M57 aka The Ring Nebula (close-in view)


The Ring Nebula in Lyra

Discovered by Antoine Darquier de Pellepoix in 1779.

The famous ring nebula Messier 57 (M57, NGC 6720) is often regarded as the prototype of a planetary nebula, and a showpiece in the northern hemisphere summer sky.

Recent research has confirmed that it is, most probably, actually a ring (torus) of bright light-emitting material surrounding its central star, and not a spherical (or ellipsoidal) shell. We happen to view it from near one pole.

Deep observations also show an extended halo of material extending off to over 3.5 arc minutes (Hynes gives 216 arc seconds, quoting Moreno & Lopez, 1987), remainders of the star's earlier stellar winds. The halo was discovered in 1935.

A good value for the distance still needs to be determined (e.g., parallax by Hubble Space Telescope), but recently improved CCD technics were used at the US Naval Observatory (USNO) to determine a trigonometric parallax for the central star of M57, yielding 2,300 ly (Harris et.al. 1997, see also STScI/Nasa, Jan 1999).

From the expansion rate of one arc second per century given above, the age of the nebula can be roughly estimated as about 6,000 to 8,000 years.

For amateurs, it is always a challenge to identify the faint central star of the Ring. 

M57 was the second planetary nebula to be discovered (in January 1779), 15 years after the first one, M27. Antoine Darquier de Pellepoix (Darquier), who discovered the Ring Nebula only a few days before Charles Messier found and cataloged it, described it as "a dull nebula, but perfectly outlined; as large as Jupiter and looks like a fading planet." This comparison to a planet may have influenced William Herschel, who found the objects of this type resembling the planet newly discovered by him, Uranus, and introduced the name "Planetary Nebulae". Herschel described M57 as "a perforated nebula, or ring of stars;" this was the first mention of the ring shape. Oddly, the inventor of the name "Planetary Nebula" did not count this most prominent representative in this object class, but described it as a "curiosity of the heavens", a peculiar object. Herschel also identified some of the superimposed stars, and correctly assumed that "none [of them] seems to belong to it."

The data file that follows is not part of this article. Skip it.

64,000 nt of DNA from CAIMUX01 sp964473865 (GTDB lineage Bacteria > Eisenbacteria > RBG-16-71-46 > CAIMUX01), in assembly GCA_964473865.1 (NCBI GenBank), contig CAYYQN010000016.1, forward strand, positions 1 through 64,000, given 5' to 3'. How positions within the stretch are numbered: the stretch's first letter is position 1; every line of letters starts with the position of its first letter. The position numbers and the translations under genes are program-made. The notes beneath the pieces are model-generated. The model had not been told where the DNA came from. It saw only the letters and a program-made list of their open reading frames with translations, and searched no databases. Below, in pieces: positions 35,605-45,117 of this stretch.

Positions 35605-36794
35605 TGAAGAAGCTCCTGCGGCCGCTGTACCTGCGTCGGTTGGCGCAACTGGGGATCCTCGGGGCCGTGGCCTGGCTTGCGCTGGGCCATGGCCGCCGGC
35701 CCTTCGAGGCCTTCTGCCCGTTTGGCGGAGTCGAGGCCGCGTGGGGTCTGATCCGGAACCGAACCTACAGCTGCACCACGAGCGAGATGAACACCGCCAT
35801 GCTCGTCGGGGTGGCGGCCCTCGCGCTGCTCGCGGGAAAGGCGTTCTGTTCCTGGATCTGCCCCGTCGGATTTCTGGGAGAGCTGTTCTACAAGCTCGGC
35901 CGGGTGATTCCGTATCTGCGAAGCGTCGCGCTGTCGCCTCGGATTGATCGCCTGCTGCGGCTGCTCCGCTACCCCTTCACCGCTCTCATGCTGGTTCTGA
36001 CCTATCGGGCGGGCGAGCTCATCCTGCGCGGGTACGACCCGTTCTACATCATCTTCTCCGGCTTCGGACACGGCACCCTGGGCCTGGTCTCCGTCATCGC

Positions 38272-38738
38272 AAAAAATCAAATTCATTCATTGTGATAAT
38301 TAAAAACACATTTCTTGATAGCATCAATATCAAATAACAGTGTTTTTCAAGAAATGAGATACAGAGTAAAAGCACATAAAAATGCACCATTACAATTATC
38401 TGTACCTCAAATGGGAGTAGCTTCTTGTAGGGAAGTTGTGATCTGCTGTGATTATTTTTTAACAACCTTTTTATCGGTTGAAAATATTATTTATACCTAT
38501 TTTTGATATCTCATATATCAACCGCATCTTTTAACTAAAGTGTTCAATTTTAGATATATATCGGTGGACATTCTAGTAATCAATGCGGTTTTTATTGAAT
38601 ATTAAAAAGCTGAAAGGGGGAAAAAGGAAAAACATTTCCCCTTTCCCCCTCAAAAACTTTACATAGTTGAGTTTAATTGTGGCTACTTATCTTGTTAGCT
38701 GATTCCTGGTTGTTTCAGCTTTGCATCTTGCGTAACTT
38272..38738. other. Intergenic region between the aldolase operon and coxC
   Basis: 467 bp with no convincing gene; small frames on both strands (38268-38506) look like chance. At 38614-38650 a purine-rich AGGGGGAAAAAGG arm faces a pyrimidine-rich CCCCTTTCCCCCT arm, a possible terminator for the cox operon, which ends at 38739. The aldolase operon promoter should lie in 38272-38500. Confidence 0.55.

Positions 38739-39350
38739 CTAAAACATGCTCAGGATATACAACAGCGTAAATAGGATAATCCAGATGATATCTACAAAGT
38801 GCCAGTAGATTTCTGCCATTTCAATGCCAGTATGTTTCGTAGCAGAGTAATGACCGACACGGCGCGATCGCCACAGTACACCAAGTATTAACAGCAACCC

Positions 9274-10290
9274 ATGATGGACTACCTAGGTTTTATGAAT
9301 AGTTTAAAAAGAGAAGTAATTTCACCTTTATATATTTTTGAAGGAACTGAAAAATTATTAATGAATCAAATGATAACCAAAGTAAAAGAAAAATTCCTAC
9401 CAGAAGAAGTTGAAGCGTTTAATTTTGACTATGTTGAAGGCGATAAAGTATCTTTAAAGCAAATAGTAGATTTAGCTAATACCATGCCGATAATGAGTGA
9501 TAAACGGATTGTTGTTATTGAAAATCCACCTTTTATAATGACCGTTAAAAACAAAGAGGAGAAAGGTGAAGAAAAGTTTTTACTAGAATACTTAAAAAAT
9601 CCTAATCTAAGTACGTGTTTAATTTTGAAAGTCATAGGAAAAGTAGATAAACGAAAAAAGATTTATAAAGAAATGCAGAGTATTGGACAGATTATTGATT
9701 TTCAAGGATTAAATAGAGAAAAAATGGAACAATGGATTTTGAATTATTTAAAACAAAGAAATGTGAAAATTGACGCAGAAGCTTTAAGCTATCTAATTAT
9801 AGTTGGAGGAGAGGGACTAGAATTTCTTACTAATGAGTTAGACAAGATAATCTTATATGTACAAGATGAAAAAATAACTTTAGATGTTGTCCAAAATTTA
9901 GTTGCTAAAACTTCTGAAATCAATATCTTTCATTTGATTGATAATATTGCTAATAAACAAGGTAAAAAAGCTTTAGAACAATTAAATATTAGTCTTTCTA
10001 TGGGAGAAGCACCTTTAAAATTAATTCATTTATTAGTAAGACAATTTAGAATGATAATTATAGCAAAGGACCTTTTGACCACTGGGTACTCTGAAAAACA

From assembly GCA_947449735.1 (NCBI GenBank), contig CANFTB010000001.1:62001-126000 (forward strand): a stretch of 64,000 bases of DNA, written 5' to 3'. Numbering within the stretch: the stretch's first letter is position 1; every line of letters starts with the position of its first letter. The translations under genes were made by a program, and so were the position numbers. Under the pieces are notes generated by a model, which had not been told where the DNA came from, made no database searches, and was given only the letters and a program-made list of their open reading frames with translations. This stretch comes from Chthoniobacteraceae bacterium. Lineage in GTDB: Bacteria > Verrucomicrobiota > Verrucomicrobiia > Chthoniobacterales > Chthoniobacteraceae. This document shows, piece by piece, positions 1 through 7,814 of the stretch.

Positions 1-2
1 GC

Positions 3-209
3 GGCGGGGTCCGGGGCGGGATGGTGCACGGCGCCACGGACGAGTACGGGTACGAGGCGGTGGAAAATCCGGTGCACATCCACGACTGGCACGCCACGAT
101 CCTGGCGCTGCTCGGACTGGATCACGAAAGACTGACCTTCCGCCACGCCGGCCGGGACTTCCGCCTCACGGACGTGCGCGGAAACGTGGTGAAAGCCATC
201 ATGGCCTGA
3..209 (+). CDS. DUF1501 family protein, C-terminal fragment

M57 is very easy to locate as it is situated between Beta and Gamma Lyrae, at about one-third the distance from Beta to Gamma. It can be seen with binoculars as an almost stellar object, difficult to identify just because of its small apparent diameter. In smaller amateur telescopes, the ring becomes apparent at about 100 magnification, with a darker middle; a 12th-mag star is east of the planetary nebula, about 1' of the center. If ever color is notable, the Ring Nebula appears slightly greenish, not unexpected because most of its light is emitted in few green spectral lines. Even in small scopes, a slight ellipticity can be noted, with major axis in a position angle of about 60 deg. With increasing aperture and under good condition, more and more detail becomes visible, but even in large instruments, the central star will be apparent only under exceptionally good conditions, or with the help of filters. In large instruments, several very faint foreground or background stars can be glimpsed within the nebula's extension under very good conditions.


Scope: Planewave 12.5" CDK
Camera: Apogee U16M w Astrondon Gen II 5nm H-Alpha and OIII filters
Mount: Paramount ME (MKS5000 upgrade)
Guided w ST-402 and Astrodon MMOAG
Acquired using CCD-Commander and TheSkyX
21x20min OIII, 17x20min H-Alpha, 60min each RGB, 12x10min Luminance
Calibration, Alignment and Sigma Reject combine in Maxim
Synthetic Green Channel produced using Noel's Tools for the Narrowband composite, RGB stars were layered in later then Levels, curves and colour tweaks all in PS CC

Click on the image to see it 2x larger.  Click here: Original Wide-field image to see a close-up view cropped from the above.

Lucknow, Ontario
May 2015